Officials will release an interest rate policy decision and their first economic projections of 2021 at 2 p.m. on Wednesday, and they are virtually certain to leave borrowing costs unchanged at near zero.
But analysts and Wall Street investors alike are eager to see whether growing economic optimism will shake up the outlook for policy in the months and years ahead.
The Fed slashed interest rates to rock bottom a year ago as the pandemic shut down huge swaths of the economy. It has also been buying $120 billion in bonds per month, a policy meant to keep credit cheap and help the economy rebound from a virus that has thrown millions out of work.
Jerome H. Powell, the Fed chair, has been clear for months that officials expect to be patient in removing that policy help — a cautious tone that he is expected to maintain at a news conference on Wednesday.
“This is one of the most critical Fed meetings we’ve had in a while,” said Michelle Meyer, head of U.S. economists at Bank of America Merrill Lynch. “Markets are really paying attention, and they’re going to dissect everything he says.”
That’s because the economic backdrop is shifting. Coronavirus vaccines are fueling hopes for reopening parts of the service sector. A freshly signed stimulus package will pump $1.9 trillion into the economy, with an eye on preventing evictions, funneling cash to parents and putting $1,400 checks directly into bank accounts.
Against that improving backdrop, economists in a Bloomberg survey expect the Fed to increase rates twice in 2023, the news outlet reported. In December, they expected rates to remain unchanged until 2024 or later.
As investors expect faster growth, higher inflation and a quicker-moving Fed, they have pushed up the yield on 10-year Treasury notes. That has weighed on stock indexes, which tend to fall when rates rise.
The Fed’s economic projections — which anonymously report officials’ forecasts for interest rates, unemployment, inflation and growth both through 2023 and in the longer run — could show a shift when they are released on Wednesday.
Wall Street will pay particular attention to the inflation forecast and the policy rate path. The Fed’s median interest rate forecast previously showed no rate increases over the next three years, but analysts expect that officials could now pencil in one move in 2023.
Wall Street has been paying close attention to the outlook for inflation in recent weeks. Key price indexes are expected to bounce back after weak readings last year, and some economists have warned that big government spending could keep them elevated.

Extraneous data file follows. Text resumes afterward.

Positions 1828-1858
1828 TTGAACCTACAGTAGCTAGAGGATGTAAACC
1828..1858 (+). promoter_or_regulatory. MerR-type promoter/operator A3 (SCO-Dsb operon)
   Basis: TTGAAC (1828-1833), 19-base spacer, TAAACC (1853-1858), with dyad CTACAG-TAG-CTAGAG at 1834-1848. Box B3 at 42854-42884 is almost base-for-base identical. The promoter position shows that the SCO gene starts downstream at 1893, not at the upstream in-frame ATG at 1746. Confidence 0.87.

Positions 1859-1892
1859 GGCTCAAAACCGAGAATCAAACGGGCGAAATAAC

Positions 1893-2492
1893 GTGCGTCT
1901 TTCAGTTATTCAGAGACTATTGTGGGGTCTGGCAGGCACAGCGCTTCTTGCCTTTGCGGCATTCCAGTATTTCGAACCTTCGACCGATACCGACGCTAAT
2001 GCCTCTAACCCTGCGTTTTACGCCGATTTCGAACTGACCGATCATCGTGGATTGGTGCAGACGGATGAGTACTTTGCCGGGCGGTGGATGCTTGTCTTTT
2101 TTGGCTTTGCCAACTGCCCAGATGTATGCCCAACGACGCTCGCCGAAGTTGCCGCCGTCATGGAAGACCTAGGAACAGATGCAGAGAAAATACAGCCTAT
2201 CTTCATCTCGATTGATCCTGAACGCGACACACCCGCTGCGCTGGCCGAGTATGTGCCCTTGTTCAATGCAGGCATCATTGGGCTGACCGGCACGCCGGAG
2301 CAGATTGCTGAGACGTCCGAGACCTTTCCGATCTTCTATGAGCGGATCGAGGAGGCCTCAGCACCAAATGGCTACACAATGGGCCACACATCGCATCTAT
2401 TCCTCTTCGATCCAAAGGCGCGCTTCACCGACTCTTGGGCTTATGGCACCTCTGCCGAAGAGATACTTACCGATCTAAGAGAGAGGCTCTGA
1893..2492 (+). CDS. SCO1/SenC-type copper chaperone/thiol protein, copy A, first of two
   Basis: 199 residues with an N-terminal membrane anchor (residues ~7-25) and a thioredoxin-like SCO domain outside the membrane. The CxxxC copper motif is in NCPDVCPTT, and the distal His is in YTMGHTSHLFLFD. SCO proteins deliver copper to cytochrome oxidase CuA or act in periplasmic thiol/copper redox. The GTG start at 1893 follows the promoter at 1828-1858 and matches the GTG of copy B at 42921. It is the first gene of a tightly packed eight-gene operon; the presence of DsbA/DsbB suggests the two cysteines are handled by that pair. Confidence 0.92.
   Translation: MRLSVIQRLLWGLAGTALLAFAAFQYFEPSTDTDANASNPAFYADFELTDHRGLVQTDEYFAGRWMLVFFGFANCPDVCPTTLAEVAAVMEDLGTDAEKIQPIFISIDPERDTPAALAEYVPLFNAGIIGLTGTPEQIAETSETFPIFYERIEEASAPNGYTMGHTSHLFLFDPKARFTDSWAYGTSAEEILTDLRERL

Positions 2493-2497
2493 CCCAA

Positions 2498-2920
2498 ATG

That could put a spotlight on Federal Reserve officials’ inflation estimates, and on anything that Jerome H. Powell, the Fed chair, says about the outlook during his news conference after the central bank’s meeting on Wednesday.
The Fed is trying to use its policies to coax the economy back to full employment while lifting and stabilizing inflation, which has been slipping in recent decades. It wants to hit 2 percent annual price gains on average, and it has pledged not to raise rates from near zero until they are poised to hum along at a slightly faster pace for some time.
But some prominent onlookers have warned that the economy could overheat. They say inflation may jump well above the 2 percent average target, thanks to government outlays and booming demand in a reopening economy.
Fed officials have been consistently less concerned about that possibility, and will give an up-to-date snapshot of their own expectations in their first Summary of Economic Projections of 2021. The last set of estimates, released in December, showed inflation stabilizing at 2 percent.
“How much do they revise up inflation? That’s something I’ll be looking for,” said Seth Carpenter, chief U.S. economist at UBS and a former Fed employee.
Analysts broadly expect price gains to accelerate in the coming months for a mechanical reason: The data are about to lap very weak readings from last spring. The most closely watched inflation measures are compared against the same month a year earlier, a recipe for an automatic increase.
But Fed leaders have been clear that a short-lived bounce is not what they’re talking about when they say they want to see quicker increases.
“There’s a difference between a one-time surge in prices and ongoing inflation,” Mr. Powell said this month.